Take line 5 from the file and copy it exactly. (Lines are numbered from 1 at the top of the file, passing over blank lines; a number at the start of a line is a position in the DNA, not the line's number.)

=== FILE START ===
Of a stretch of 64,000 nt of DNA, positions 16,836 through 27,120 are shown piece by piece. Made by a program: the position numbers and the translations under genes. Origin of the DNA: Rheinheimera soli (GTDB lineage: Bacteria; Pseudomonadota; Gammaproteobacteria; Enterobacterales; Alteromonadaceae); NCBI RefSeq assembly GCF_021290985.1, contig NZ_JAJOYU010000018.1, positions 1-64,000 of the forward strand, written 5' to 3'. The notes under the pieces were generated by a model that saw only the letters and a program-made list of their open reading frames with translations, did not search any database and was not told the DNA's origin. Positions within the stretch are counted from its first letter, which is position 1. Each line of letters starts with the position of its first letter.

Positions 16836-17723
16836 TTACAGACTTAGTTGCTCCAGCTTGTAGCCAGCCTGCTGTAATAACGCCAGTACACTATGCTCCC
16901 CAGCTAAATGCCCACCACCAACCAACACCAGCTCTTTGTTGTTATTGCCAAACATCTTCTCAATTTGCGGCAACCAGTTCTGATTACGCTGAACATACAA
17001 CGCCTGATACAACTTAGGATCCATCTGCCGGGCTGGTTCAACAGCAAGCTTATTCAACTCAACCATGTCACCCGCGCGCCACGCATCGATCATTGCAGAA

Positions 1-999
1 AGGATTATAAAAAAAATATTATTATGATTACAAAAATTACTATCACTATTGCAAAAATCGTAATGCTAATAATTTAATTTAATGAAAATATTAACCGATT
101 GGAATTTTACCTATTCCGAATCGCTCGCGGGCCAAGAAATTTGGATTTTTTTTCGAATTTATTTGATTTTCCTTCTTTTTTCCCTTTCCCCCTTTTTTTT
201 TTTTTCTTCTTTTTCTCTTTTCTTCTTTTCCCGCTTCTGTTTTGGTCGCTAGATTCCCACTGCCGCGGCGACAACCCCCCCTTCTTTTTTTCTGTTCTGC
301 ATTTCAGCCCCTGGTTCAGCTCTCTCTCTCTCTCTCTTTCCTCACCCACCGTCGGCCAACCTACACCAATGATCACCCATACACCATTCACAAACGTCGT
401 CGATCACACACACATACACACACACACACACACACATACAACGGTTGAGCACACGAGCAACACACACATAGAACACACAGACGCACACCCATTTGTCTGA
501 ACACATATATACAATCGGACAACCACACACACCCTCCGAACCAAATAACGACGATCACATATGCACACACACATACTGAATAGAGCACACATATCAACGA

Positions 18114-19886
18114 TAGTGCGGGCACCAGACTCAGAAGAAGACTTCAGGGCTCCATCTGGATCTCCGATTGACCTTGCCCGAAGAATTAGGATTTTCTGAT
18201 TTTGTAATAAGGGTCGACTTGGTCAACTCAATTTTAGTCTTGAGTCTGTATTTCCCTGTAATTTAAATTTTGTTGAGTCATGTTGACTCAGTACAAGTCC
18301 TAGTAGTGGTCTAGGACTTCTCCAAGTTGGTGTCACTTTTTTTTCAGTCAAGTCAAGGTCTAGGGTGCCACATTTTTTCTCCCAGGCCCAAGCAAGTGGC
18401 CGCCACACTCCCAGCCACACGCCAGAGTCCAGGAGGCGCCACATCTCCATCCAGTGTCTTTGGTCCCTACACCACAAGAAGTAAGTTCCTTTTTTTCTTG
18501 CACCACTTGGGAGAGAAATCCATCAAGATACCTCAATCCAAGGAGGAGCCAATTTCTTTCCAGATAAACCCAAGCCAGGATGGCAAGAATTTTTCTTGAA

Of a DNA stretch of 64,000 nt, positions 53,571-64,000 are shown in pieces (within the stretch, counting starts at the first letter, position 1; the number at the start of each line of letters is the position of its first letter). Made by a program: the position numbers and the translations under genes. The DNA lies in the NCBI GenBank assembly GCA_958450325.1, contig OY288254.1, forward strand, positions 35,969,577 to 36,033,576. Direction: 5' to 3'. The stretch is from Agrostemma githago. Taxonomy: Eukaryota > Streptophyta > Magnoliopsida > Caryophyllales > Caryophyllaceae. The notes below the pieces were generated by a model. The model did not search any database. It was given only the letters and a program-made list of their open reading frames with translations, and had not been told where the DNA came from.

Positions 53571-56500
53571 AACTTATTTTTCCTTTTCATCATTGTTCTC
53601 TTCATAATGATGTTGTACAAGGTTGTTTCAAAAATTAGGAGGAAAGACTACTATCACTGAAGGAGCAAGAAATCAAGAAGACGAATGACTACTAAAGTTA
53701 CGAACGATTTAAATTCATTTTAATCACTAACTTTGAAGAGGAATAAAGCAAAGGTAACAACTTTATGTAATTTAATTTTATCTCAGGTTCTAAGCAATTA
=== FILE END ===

17001 CGCCTGATACAACTTAGGATCCATCTGCCGGGCTGGTTCAACAGCAAGCTTATTCAACTCAACCATGTCACCCGCGCGCCACGCATCGATCATTGCAGAA